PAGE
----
The NYTimes has an article on Anthony Ward and his attempt to corner the cocoa market. The British news media has amusingly christened him “Chocolatefinger” in homage to the Bond villain Auric Goldfinger:
LONDON — To some, he is a real-life Willy Wonka. To others, he is a Bond-style villain bent on taking over the world’s supply of chocolate.
In a stroke, a hedge fund manager here named Anthony Ward has all but cornered the market in cocoa. By one estimate, he has bought enough to make more than five billion chocolate bars.
Chocolate lovers here are crying into their Cadbury wrappers — and rival traders are crying foul, saying Mr. Ward is stockpiling cocoa in a bid to drive up already high prices so he can sell later at a big profit. His activities have helped drive cocoa prices on the London market to a 30-year high.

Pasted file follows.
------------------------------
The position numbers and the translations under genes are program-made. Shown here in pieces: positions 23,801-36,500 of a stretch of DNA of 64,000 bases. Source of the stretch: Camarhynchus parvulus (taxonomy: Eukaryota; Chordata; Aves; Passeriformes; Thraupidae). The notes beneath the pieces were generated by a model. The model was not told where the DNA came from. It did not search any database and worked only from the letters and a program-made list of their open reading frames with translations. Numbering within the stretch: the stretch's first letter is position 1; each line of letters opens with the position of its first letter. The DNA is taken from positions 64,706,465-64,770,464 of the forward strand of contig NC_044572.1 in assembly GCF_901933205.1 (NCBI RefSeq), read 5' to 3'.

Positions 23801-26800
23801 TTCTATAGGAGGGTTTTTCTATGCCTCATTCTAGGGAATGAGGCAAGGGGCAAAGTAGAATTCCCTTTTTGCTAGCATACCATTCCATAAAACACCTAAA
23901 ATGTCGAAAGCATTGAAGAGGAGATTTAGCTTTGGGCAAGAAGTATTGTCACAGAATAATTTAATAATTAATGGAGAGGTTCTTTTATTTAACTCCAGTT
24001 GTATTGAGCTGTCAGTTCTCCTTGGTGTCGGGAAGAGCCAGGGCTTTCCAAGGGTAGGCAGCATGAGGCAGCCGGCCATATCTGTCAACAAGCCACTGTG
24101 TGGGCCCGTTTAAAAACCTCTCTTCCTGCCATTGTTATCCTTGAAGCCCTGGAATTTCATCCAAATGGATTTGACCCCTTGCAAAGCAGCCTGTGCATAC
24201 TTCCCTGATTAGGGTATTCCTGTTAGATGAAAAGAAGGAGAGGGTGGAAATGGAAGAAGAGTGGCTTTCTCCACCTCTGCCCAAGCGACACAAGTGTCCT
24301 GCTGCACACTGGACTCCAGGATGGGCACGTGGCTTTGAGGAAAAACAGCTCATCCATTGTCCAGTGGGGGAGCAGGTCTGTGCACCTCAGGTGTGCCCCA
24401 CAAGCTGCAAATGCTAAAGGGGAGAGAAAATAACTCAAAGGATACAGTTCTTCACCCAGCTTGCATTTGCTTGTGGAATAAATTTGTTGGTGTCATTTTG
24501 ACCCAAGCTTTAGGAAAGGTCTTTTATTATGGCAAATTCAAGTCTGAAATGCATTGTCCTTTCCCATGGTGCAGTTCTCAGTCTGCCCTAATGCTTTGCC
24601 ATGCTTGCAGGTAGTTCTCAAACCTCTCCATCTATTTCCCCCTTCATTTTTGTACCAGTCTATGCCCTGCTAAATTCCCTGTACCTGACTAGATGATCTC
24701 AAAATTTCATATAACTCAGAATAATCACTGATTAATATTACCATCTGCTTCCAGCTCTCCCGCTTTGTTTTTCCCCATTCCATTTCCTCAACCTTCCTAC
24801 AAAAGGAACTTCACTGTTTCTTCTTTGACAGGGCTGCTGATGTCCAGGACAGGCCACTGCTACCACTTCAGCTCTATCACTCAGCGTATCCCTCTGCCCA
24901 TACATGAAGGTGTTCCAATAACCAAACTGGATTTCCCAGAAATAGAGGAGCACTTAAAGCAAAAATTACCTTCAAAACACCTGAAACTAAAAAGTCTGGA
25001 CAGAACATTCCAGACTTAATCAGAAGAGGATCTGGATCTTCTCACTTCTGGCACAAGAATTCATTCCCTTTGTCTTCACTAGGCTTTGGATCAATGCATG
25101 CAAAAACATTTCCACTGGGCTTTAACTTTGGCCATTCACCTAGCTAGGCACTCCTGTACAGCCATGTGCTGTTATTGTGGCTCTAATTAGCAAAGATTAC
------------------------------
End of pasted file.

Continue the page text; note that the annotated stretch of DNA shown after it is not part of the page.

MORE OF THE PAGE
Mr. Ward, 50, is not some rabid chocoholic, former employees say. He simply has a head for cocoa. And, through his private investment firm, Armajaro, he now controls a cache equal to 7 percent of annual cocoa production worldwide, a big enough chunk to sway prices.
The article notes that attempts to corner markets come and go in the rough-and-tumble world of commodities trading. During the 1970s, Nelson Hunt and his brother, William, tried but failed to corner the world market in silver. For more on the Hunt brothers, see Silver Thursday: How Two Wealthy Traders Cornered The Market.